No
comments

Share

15 November 2019 | 4 min read

The Red List: These Animal Species In India Are Critically Endangered

1      0

The Cheetah may owe its name to the Sanskrit word Citraka referring to ‘spots’ but it’s an irony that in India, it’s only the name that lives on. In 1947, when a Maharaja shot down the last three,  and the Asiatic Cheetah in India was officially declared extinct by 1952.

 While it was hunting and other human activities that mostly drove the Asiatic Cheetah in India to extinction, we might witness a repeat with some other species that could soon follow. The depleting numbers due to growing desertification and the crisis of habitat loss with land degradation and deforestation are alarming. Well, that’s what the International Union for Conservation of Nature (IUCN) Red List of Threatened Species indicates.

This Red List is known to be the world’s most comprehensive information source on the global conversation status of all species and is referred to by experts and conservationists around the globe. It identifies and classifies species according to their high risk of extinction; for instance, in 2018, India had 683 animal species across the critically endangered, endangered, and vulnerable categories.

From the latest 2019 list, we have highlighted seven species among the several critically endangered in India that caught our attention.

The Ganges Shark {Glyphis Gangeticus}

Among the six species of river sharks found across the world, the Ganges Shark is native to India and is generally found in the lower Ganga, Mahanadi and Bramhaputra, and especially River Hooghly in West Bengal. While habitat loss with the building of dams is one of the prime culprits, over-fishing also contributes a great deal.

The locals fish it for its meat and oil while the jaws and fin go ahead the business chain as high demand international trade items. The numbers have been declining fast with no figure on The Red List to gauge its estimated population.

Gharial {Gavialis Gangeticus}

Often confused with the crocodiles and alligators, the Gharial is a related but different species. With its long, slender snout packed in with 106-110 needle-like teeth and a bulbous nose tip, the Gharials are mainly fish eating.

Their specialized snouts help them rapidly slice through the waters of the Chambal River, where they are mostly found. After a long spate of decline, the numbers have now started showing an increase as noted in the Red List with a current population of 300-900.

Head to the National Chambal Sanctuary, it is located on the border of Madhya Pradesh, Uttar Pradesh and Rajasthan. The closest airport is Agra, if you are coming from outside {flight tickets to Agra from Mumbai start at INR 7,654 and from Bengaluru start at INR 12,564}. However, if you are in North India, we recommend you make it a road trip as the roads from Delhi to the sanctuary are in good condition. 

 Great Indian Bustard {Ardeotis Nigriceps}

This large, beautiful ground-dwelling bird always found in grassy plains, continues to be a victim of indiscriminate hunting and loss of habitat with agriculture and mining; despite being a protected species. Presently it’s found in some pockets of Rajasthan and the Deccan Peninsula.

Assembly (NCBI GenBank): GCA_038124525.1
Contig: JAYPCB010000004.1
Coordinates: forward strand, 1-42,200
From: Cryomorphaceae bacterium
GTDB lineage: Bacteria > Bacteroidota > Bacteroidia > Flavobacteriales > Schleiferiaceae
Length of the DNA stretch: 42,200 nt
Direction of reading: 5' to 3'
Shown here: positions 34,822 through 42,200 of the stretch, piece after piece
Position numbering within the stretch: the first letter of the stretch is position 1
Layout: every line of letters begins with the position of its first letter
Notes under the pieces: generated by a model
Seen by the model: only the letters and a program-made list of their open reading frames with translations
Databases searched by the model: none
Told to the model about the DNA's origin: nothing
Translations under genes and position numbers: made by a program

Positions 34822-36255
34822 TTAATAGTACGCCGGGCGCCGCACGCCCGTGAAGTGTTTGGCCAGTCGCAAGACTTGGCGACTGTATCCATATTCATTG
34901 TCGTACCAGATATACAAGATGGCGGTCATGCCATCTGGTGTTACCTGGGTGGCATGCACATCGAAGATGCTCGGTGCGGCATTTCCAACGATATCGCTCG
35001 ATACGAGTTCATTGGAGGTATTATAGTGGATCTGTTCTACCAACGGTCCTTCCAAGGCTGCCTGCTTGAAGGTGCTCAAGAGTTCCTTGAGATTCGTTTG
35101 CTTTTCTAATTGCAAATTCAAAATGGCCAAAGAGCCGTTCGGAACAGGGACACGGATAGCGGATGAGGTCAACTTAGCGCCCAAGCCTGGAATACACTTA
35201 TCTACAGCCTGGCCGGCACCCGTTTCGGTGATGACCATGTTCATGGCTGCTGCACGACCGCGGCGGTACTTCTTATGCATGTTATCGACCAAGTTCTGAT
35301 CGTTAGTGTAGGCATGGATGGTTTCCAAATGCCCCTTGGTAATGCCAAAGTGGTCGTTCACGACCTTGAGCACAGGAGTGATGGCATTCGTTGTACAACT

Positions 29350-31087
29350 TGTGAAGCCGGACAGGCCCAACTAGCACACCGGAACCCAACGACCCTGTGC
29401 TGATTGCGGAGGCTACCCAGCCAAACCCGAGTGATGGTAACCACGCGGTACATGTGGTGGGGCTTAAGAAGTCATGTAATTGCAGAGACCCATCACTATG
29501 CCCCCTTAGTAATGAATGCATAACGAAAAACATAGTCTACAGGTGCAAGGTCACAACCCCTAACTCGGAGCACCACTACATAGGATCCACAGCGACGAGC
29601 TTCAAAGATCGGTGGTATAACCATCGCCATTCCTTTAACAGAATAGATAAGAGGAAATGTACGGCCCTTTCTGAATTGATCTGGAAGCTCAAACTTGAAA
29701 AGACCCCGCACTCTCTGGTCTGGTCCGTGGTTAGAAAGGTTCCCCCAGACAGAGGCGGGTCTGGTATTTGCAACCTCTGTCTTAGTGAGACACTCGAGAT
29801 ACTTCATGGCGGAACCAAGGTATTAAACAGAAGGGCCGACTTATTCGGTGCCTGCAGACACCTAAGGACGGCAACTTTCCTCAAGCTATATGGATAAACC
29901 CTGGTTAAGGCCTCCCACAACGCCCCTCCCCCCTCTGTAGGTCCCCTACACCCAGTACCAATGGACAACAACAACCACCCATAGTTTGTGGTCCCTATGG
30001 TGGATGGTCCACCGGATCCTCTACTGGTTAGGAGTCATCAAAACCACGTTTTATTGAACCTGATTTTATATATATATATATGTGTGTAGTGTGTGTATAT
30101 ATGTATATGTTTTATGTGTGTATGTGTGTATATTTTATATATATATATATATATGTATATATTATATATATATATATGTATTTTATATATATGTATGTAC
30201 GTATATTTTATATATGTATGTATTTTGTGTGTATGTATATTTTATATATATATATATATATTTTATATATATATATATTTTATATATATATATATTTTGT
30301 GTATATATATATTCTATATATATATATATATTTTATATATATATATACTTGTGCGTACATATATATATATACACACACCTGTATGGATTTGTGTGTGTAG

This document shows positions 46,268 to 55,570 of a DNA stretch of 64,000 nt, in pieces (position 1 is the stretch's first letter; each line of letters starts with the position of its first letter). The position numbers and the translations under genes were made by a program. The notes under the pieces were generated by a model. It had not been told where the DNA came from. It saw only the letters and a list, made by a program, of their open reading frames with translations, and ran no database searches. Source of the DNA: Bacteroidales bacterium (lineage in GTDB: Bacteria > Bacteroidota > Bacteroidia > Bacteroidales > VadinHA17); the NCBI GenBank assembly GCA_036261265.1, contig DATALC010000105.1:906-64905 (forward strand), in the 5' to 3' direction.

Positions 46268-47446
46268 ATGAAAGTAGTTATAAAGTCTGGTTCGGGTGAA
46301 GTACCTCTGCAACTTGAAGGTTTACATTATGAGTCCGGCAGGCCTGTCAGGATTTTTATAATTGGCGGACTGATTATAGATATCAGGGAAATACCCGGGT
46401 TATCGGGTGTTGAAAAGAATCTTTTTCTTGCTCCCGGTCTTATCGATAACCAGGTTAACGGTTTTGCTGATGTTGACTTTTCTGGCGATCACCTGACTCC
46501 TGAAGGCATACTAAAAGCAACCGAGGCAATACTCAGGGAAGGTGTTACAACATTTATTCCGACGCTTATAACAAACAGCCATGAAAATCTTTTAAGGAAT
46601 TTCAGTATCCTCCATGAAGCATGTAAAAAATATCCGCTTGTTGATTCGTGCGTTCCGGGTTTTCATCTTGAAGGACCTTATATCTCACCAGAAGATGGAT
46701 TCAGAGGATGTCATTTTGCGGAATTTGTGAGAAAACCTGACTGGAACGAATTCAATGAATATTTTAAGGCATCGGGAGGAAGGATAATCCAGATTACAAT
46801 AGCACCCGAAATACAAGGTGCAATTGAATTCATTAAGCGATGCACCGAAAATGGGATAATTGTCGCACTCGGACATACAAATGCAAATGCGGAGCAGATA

These are among those birds that lay only one egg, two being extremely rare. While efforts are underway to build a ‘captive population’ through breeding, the IUCN estimates that there are only about 50-249 left in the country.

Slender-billed Vulture {Gyps Tenuirostris}

The North of the Gangetic Plain, right from Himachal Pradesh to West Bengal, is home to the total estimated population of 1000-2499 Slender-billed vultures. The curious case of their decline stems from feeding off the carcass of animals treated with diclofenac, a drug that is good for the animals but poison for these birds.  

Malabar Large Spotted Civet {Viverra Civettina}

Along with the Hangul (Kashmir Red Deer), the Malabar Spotted Civet may rank among the top in the critically endangered. Native to the Western Ghats, especially in Karnataka and Kerala, these elusive mammals haven’t been spotted in the wild since 1987.

Once abundant in the region of Travancore and found across the Malabar Coast, today, it is feared to be less than 250 in total. 

Pygmy Hog {Porcula Salvania}

Continuously declining over the years, the Pygmy Hog went from being Endangered (1986) to currently Critically Endangered. The current surviving number pegged between 200-500 is found mainly in Assam and is known to be among the rarest of the wild pigs across the world.

Hangul {Cervus Elaphus Hanglu}

The Hangul, aka Kashmir Red Deer or Kashmir Stag, is spotted mainly in the Dachigam Sanctuary in Jammu and Kashmir, and at times, the fringes of Kashmir and Himachal Pradesh. A destroyed habitat, overgrazing by livestock, and poaching have brought down the number of this species native to India to a low of 150. Yes, you read that right, 150 left, that’s all.

by Sunayana Mohanty
1      0

Latest

You May Also Like

Trending on Live More Zone